The first mention in English of its being called a defenestration is in an account by an anonymous engineer serving in the French Army at the siege of Prague in 1743. It wasn’t until the 1850s that the events of 1618 came to be known in English history books as the defenestration of Prague.
Around 1900 we start seeing defenestrate as a joking term, actual throwing not being implied. In the early 1990s or a little before it took on a colloquial sense of removing a person from office by sacking them, as happened to Margaret Thatcher:
Mr Bob Hawke, Australia’s long-serving prime minister, has been defenestrated.
Financial Times. 22 Feb. 1992. Mr Hawke had lost a leadership challenge in December 1991.
This figurative sense is either too recent or too slangy to have reached any of the print dictionaries that I’ve consulted. It has over time broadened further to mean confounded, defeated or removed. A football team that had been knocked out of a competition was said to have been defenestrated. Abandonment of a government retail prices index has been described as its defenestration. Another example:
There were some sweet moments — like the pre-ordering requests and dedications from the audience on their website — but this was a performance defenestrated by its own timidity.
Independent, 30 Jan. 2013.
The shortlist for the Bookseller-Diagram prize for the oddest book title of the year has just been announced. It is as fine a set as has ever appeared in its 35-year history.
The titles are: Was Hitler Ill? (A historian and professor of medicine analyse whether the Führer was fully responsible for his crimes.); Lofts of North America: Pigeon Lofts (A pigeon fancier’s professional guide to pigeon housing.); God’s Doodle: The Life and Times of the Penis (An analysis of the schizophrenic, up-and-down relationship between man and his manhood.); Goblinproofing One’s Chicken Coop (How to identify, track and destroy bothersome members of the fairy realm.); How Tea Cosies Changed the World (A comprehensive and inspirational guide to the humble tea cosy.); How to Sharpen Pencils (The art of achieving the perfect point.)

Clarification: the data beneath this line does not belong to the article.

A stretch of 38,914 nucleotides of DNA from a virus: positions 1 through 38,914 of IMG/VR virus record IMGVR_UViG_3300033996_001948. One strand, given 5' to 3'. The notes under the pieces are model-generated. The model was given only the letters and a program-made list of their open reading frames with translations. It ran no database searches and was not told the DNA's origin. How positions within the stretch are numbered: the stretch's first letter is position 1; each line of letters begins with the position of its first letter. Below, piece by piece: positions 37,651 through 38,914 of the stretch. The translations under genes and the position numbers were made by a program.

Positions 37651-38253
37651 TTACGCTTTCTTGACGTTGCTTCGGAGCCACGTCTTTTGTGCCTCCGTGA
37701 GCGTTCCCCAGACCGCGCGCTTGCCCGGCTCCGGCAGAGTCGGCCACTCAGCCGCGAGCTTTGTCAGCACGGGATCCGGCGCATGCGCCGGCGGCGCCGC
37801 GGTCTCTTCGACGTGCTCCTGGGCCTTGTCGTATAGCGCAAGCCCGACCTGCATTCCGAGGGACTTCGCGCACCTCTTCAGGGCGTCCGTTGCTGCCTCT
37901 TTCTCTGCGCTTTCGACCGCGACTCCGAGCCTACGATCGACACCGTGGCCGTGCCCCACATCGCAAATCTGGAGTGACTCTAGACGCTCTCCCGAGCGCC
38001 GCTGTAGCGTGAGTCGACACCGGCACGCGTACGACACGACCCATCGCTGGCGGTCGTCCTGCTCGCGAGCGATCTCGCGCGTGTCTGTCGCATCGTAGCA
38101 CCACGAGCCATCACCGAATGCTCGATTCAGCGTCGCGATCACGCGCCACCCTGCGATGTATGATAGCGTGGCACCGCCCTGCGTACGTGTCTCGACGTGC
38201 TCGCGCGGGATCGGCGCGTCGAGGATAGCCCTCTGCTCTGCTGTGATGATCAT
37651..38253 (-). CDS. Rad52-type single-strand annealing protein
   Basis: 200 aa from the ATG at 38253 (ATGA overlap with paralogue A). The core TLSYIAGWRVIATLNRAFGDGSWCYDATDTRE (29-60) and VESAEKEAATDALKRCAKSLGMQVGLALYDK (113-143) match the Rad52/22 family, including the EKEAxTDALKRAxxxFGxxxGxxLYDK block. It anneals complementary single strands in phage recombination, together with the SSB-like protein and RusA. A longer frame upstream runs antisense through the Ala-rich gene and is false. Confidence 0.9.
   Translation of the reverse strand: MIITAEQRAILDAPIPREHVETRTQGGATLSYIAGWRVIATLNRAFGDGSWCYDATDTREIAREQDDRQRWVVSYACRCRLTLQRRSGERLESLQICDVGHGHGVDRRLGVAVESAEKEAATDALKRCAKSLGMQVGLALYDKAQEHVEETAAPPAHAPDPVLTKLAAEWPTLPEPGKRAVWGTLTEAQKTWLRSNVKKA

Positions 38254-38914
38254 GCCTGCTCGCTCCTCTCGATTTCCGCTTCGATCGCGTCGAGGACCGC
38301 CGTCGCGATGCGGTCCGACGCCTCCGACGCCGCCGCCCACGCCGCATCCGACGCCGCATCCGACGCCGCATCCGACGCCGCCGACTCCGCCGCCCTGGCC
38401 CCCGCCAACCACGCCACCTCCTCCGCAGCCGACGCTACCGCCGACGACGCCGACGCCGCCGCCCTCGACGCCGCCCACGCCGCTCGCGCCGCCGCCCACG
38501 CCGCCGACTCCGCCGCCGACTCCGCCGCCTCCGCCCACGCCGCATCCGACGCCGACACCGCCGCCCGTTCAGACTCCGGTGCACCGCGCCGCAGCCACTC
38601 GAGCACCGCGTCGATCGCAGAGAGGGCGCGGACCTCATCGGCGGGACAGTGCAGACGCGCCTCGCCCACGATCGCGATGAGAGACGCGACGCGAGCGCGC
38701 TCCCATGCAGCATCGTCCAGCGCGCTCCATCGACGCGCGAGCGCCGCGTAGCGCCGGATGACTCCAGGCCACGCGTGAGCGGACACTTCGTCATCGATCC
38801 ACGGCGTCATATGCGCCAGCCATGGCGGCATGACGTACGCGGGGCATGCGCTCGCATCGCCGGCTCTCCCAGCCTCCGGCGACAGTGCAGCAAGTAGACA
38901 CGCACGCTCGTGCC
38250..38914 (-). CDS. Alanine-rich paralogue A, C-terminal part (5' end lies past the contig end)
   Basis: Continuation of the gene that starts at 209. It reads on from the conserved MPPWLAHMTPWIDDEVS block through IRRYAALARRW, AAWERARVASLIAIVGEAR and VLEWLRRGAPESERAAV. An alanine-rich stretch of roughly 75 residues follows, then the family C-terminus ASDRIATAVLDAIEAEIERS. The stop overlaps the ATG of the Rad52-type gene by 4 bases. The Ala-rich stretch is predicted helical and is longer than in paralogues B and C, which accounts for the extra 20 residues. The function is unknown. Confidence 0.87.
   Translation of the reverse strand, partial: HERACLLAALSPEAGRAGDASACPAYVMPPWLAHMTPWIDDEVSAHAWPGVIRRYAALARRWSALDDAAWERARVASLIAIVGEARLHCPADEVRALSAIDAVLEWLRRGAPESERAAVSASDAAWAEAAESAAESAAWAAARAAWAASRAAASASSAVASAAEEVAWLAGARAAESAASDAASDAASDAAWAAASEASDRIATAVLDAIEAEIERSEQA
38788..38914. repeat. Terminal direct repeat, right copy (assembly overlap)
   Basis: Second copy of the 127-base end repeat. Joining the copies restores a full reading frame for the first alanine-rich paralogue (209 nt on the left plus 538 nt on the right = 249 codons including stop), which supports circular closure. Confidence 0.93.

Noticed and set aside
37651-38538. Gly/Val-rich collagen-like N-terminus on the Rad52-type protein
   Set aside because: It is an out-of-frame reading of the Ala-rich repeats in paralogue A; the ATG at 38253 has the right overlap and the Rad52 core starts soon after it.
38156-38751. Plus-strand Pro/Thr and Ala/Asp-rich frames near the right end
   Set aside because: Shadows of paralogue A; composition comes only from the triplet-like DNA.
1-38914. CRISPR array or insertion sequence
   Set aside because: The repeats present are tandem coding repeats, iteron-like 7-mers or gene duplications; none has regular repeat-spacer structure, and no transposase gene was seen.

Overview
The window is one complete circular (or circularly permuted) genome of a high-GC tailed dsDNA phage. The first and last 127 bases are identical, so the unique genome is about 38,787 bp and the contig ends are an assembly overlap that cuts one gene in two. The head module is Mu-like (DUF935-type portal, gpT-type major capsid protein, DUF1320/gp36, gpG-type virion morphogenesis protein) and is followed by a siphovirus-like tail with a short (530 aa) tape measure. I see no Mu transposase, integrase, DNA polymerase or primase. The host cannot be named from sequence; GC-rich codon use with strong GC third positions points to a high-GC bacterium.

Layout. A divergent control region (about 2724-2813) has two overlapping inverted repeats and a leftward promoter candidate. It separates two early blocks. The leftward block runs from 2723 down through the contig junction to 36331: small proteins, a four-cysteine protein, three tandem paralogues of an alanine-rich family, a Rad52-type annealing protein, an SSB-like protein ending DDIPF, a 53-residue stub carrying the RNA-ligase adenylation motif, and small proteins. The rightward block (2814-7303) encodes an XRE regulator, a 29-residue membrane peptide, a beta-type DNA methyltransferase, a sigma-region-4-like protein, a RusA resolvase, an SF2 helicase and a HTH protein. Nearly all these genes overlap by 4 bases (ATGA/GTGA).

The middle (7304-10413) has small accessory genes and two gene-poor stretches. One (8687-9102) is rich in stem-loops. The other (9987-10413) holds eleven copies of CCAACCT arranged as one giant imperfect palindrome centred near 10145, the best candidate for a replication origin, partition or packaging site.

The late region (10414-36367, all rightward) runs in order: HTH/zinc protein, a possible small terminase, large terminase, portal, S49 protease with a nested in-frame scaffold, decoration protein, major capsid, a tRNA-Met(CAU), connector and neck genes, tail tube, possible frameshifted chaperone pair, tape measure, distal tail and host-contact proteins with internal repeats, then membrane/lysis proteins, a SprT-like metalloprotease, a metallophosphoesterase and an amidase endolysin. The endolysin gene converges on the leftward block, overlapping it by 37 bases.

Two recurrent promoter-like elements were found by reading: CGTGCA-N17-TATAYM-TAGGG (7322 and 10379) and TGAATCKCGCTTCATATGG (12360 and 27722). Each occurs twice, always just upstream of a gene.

Q From Julian Arkell: I cannot find on your website anything about the origin and meaning of the phrase a whale of a time.
A If someone says they are having a whale of a time they mean they’re enjoying themselves very much. It’s one instance of the more general idiom a whale of a ..., an exceedingly great example — for good or bad — of a particular thing. Grammarians call this kind of usage an intensifier, since it adds a superlative to what follows.
The idea behind it, of course, is that whales are big beasts. From the early years of the nineteenth century in the US — and also the UK — people were making the comparison in an idiomatic usage of the related word whaler:
They fib by equivocation — they don’t come plump out, with a tremendous whaler of a fib, but seek to do it by equivocation and confusion of words and ideas, but, in any way, it is all fibbing.
The Day (Glasgow), 28 Mar. 1832.
It may have originally been a saying of the literal sort of whaler, as Maximilian Schele De Vere suggested in his Americanisms in 1872: “That the huge size of a whale should have led sailors, and after their example others also, to speak of any man or event of unusual and imposing proportions as a whaler, seems natural enough.”
A little later in the century the formulation a whale on appeared, with the sense of having a great capacity or appetite for something:
“Of course I’ve got to keep up my authority, you know,” pursued Mr. Binney. “It won’t do to slack the rein yet awhile.” “By George, no,” said Dizzy. “I should be a whale on parental authority myself if I were in your place.”
Peter Binney, by Archibald Marshall, 1899.
I don’t think it was all gallantry that made me do what I did. I’d never been a whale on that sort of thing.
Aliens, by William McFee, 1918.
The first examples of the idiom you’re asking about seem to have arisen as part of student slang at the very end of the nineteenth century, at least to judge from this reference:
whale. 1. A person who is a prodigy either physically or intellectually; one who is exceptionally strong, skilful, or brilliant. “He’s a whale at tennis.” “He’s a whale in mathematics.” 2. Something exceptionally large, as “a whale of a procession;” jolly, as “a whale of a time;” or severe, as “a whale of an examination.”
Student Slang, by Willard C Gore, in The Inlander, a Monthly Magazine of the Students of Michigan University, Dec. 1895.
Within a few years it was appearing more widely: